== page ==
On Scholarship: Keaau grad Shaniya Kamakea-Wong headed to Luna College
At 5 feet, 4 inches with a quiet demeanor, Shaniya Kamakea-Wong doesn’t make an imposing first impression, and is sometimes overlooked.
That all changes when the 2014 Keaau graduate grabs a bat, and starts to pummel softballs all over the field.
She lets her bat do the talking, and her production at the plate led to a scholarship to Luna College in New Mexico, where she’ll join several classmates from Kaha Wong’s hitting school.
Recent Hilo graduates Micah Kaaukai and Isaiah Banasan signed baseball scholarships at Luna. Bronson Pulgados, a 2013 Kamehameha graduate, is also on the Rough Riders’ roster.
Wong, no relation to Kamakea-Wong, has landed more than 50 scholarships for his pupils, and the former Keaau Cougar third baseman is the latest.
She is the first Cougar for either baseball or softball to sign a scholarship to play college ball in Keaau’s 15-year school history.
Jacy Pagala, a 2012 Keaau graduate, was the first to sign a scholarship for basketball. She’s at Arizona Western.
Kamakea-Wong was a hit on and off the field. She finished with a 3.8 GPA and hopes to become an athletic trainer.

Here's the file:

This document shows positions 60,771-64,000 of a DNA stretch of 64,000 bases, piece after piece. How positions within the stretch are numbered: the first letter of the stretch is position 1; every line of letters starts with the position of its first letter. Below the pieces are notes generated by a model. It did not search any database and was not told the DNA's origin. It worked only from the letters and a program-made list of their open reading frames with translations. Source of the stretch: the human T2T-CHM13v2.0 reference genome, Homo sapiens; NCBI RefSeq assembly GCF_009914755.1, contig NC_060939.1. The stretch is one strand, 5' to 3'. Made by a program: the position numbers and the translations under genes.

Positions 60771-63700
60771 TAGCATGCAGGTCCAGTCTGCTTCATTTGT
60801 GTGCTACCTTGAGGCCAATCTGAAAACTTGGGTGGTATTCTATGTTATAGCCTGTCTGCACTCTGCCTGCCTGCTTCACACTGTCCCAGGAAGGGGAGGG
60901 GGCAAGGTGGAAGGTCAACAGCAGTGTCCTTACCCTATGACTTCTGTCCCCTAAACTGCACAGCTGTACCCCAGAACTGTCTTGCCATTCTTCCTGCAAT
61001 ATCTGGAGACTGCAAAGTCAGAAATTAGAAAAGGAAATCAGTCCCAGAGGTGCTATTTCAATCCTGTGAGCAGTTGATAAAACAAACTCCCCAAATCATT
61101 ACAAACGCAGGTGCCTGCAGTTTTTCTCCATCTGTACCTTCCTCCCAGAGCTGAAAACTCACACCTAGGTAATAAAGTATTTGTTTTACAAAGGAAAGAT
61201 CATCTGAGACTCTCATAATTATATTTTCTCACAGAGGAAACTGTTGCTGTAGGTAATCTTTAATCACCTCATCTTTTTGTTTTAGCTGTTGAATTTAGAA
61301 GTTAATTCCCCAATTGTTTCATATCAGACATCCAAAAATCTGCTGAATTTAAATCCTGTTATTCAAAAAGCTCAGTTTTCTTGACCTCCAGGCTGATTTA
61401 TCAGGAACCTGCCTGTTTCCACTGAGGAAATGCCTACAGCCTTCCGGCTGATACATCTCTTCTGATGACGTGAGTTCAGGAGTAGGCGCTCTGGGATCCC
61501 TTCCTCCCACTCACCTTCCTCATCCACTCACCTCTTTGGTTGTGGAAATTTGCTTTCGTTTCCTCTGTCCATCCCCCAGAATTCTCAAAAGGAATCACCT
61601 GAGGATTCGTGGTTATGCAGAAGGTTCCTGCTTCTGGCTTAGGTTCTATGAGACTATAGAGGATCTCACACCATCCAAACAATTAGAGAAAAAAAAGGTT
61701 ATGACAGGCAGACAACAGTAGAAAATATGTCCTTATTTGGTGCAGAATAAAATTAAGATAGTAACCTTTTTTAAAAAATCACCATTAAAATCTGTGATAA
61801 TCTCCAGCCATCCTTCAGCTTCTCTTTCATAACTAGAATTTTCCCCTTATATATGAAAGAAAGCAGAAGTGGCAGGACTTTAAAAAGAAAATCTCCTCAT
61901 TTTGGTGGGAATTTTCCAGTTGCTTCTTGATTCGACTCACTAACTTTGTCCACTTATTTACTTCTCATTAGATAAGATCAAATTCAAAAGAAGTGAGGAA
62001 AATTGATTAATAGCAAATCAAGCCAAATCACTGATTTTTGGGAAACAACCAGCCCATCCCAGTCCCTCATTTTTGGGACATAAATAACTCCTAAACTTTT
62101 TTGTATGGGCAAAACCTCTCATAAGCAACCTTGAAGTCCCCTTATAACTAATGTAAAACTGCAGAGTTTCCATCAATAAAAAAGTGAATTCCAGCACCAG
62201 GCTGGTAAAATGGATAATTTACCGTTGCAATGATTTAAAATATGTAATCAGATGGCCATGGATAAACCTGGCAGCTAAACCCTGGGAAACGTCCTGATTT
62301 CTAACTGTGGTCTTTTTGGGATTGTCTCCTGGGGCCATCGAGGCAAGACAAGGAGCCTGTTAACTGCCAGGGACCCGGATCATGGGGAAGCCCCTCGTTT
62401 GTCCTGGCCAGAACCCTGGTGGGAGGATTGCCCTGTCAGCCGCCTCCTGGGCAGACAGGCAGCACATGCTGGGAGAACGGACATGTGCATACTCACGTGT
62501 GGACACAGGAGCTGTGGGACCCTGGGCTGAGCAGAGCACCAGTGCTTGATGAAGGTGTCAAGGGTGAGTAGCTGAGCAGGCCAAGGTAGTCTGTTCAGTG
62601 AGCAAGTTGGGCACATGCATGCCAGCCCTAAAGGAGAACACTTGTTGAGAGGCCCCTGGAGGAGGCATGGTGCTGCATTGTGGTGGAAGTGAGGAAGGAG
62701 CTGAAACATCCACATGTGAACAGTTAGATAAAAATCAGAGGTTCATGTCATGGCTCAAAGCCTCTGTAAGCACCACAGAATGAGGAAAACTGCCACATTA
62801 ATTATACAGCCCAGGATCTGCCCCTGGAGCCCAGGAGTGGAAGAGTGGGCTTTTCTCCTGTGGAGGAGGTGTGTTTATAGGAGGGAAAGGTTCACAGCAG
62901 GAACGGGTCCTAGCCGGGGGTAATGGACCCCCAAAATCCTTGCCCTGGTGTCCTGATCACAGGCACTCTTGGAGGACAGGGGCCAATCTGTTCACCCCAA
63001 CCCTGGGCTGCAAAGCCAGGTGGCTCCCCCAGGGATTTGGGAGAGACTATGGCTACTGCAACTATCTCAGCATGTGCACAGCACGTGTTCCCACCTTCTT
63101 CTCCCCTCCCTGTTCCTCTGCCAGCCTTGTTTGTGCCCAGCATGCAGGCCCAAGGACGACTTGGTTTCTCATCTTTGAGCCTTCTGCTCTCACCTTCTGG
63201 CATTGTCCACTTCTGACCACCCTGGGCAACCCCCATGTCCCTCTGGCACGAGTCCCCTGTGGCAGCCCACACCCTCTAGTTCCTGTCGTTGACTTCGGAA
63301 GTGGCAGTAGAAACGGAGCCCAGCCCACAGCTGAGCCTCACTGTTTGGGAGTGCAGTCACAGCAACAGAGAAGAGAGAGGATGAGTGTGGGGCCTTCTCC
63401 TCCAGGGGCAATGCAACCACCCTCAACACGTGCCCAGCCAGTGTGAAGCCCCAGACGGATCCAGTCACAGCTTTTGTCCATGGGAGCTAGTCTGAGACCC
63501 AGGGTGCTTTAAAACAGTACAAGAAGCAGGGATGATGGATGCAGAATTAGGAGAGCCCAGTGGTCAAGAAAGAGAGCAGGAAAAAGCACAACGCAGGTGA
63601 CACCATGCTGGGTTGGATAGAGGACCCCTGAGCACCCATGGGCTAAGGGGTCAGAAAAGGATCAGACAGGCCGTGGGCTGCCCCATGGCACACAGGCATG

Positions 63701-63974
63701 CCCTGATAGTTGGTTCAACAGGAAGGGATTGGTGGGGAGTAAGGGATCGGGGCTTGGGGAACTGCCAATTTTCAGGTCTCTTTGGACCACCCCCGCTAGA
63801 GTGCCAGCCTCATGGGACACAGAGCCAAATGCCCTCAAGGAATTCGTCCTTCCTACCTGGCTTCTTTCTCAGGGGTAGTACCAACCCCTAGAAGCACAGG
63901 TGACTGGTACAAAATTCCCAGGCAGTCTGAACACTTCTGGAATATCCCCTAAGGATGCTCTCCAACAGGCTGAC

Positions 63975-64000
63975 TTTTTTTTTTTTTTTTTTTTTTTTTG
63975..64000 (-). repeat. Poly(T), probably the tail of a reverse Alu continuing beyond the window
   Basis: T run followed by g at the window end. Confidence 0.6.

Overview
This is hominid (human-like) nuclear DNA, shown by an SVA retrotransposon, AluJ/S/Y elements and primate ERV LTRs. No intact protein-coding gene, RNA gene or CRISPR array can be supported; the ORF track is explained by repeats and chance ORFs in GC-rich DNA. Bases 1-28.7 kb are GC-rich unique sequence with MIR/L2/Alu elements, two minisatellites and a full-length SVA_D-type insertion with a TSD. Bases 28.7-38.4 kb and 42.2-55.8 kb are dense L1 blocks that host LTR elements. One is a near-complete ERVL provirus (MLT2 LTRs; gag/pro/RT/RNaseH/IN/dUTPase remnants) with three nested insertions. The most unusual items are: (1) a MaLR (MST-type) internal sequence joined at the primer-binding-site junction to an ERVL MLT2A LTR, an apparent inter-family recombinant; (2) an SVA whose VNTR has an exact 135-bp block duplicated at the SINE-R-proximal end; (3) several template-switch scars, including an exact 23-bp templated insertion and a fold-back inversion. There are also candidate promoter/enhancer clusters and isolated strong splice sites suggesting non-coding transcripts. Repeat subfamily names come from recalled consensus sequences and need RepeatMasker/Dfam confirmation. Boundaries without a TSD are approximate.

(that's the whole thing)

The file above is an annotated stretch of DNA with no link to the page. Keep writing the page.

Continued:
In Kamakea-Wong’s eyes, her scholarship shined a positive light on her old school.
“Not a lot of people pay attention to Keaau,” she said. “I owe it all to coach Kaha. This means the world to mean. I’ve always wanted to play college ball.
“It feels really good. Not a lot of people from Keaau get scholarships, other than Jacy.”
She was also awarded $500 for college from the Cougar Booster Club.
“She’s academically solid, and works hard at her sport,” Keaau athletic director Iris McGuire said. “She’s a quiet kid and doesn’t get noticed too much.”
During her senior season in the Big Island Interscholastic Federation, Kamakea-Wong had a .470 batting average, and received honorable mention on the all-league Division I team.
Kamakea-Wong joined Wong’s hitting school in the eighth grade. She doesn’t have Kolten Wong’s swing or even workout partner Kiani Wong’s stroke. Kamakea-Wong has her old swing, only refined and sharpened.
In fact, as testament to Wong’s direct-path swing philosophy, Kamakea-Wong didn’t strike out as a junior or senior.
Wong has built strong relationships with Luna baseball coach Antonio Siqueiros and softball coach Nathan Trujillo that he’s able to get his pupils scholarships sight unseen.
“There was no video sent. Coach Kaha got the scholarship for me,” Kamakea-Wong said. “He called the coach, and the coach was on the phone, and he said he would give me a scholarship.”
She attends Wong’s school every day, and has two sessions: 8 a.m. and 5 p.m. There’s not only hitting instruction, but running, fielding, weight lifting and agility drills.
There are also life lessons thrown in as a bonus. On Wednesday, Kamakea-Wong got a refresher course in an old favorite: attention to detail.
“He’s molded me into the player I am. He’s always taught me to push and give my all,” she said. “I’ve learned a lot about dedication. I had a session at 8 a.m. but got there at 7:56. That was late. He told me, ‘No excuses.’
“He told me about the weather changes at Luna. He laughed at me when he told me I’d be playing in snow. At the plate, he’s taught me to be confident, relax and do what you do.”